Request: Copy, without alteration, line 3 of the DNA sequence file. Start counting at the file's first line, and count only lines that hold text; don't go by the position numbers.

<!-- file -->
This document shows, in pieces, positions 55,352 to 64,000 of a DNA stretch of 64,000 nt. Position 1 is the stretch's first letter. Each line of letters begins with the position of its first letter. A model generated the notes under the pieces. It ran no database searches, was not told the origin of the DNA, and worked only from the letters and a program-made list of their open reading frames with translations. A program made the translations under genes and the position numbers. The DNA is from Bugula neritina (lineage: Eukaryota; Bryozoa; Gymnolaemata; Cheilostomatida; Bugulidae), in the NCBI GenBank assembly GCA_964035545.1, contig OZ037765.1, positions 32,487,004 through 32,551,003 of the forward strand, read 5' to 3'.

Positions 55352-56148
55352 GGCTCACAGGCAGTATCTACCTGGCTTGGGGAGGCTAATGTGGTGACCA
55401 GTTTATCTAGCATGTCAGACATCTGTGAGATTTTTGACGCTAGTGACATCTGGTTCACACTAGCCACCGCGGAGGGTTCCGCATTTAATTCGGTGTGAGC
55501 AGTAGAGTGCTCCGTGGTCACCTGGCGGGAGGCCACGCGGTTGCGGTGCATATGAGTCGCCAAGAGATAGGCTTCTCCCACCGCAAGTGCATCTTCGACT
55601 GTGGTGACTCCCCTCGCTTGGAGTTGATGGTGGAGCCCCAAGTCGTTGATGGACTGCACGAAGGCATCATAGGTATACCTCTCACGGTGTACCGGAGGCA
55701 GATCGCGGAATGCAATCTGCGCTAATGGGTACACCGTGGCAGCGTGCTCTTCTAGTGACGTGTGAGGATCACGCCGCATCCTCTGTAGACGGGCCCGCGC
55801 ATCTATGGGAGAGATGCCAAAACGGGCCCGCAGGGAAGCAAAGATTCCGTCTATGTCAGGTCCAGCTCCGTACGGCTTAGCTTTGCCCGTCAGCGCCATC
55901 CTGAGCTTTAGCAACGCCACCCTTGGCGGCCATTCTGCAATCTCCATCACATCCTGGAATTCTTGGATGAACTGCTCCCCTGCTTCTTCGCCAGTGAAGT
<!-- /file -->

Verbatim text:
55352 GGCTCACAGGCAGTATCTACCTGGCTTGGGGAGGCTAATGTGGTGACCA